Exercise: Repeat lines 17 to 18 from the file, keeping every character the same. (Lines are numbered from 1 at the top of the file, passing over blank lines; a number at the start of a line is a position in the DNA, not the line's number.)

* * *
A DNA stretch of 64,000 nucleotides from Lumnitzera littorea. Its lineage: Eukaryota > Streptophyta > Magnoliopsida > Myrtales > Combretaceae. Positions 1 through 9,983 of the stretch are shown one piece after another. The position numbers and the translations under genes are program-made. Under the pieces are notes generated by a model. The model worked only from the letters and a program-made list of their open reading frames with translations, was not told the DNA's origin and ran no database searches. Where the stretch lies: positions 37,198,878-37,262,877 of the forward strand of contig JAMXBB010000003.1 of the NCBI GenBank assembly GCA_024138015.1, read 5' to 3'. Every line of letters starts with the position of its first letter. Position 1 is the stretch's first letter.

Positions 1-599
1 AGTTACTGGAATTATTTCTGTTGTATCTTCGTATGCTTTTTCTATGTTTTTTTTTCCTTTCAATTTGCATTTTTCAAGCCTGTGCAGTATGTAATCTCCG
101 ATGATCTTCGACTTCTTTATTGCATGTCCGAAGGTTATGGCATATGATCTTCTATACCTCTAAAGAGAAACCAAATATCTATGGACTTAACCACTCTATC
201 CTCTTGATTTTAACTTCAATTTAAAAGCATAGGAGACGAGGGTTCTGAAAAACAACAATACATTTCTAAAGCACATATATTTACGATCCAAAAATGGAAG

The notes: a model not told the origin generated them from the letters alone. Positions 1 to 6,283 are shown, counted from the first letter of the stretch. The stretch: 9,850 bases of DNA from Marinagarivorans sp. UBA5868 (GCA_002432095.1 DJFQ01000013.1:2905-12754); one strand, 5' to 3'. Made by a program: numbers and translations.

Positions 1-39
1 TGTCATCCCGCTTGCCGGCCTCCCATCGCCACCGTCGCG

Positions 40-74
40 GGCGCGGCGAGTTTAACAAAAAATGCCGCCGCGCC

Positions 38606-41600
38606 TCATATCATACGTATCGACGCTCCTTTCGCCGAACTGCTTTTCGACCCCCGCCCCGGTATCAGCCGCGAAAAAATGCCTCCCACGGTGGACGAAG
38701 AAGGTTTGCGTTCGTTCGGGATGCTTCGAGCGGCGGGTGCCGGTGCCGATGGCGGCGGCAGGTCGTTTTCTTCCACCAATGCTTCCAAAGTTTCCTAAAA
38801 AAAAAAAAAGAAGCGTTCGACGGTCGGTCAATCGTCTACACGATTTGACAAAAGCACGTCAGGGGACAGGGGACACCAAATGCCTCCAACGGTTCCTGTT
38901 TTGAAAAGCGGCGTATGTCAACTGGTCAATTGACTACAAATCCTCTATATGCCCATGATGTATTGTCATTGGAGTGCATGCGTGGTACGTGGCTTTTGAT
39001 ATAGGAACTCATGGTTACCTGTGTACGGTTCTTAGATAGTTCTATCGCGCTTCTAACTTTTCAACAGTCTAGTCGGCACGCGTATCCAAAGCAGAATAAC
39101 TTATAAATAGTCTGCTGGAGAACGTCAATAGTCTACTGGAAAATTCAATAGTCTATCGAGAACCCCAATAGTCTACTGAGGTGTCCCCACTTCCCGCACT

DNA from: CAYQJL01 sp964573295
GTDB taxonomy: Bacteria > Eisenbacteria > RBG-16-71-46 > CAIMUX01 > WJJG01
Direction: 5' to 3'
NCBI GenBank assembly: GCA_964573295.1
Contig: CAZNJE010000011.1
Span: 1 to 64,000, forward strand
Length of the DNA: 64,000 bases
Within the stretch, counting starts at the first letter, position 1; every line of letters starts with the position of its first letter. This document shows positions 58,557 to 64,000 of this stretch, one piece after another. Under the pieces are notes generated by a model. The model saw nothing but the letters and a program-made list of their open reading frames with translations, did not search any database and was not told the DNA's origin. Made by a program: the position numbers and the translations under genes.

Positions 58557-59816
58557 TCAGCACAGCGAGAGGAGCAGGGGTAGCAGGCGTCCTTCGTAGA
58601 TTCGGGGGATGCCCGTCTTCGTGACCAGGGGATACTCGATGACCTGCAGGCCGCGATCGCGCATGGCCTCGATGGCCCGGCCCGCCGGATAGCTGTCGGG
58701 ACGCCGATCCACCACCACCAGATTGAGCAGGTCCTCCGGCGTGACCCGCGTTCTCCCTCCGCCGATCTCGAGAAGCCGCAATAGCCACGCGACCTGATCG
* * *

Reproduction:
39101 TTATAAATAGTCTGCTGGAGAACGTCAATAGTCTACTGGAAAATTCAATAGTCTATCGAGAACCCCAATAGTCTACTGAGGTGTCCCCACTTCCCGCACT

DNA from: CAYQJL01 sp964573295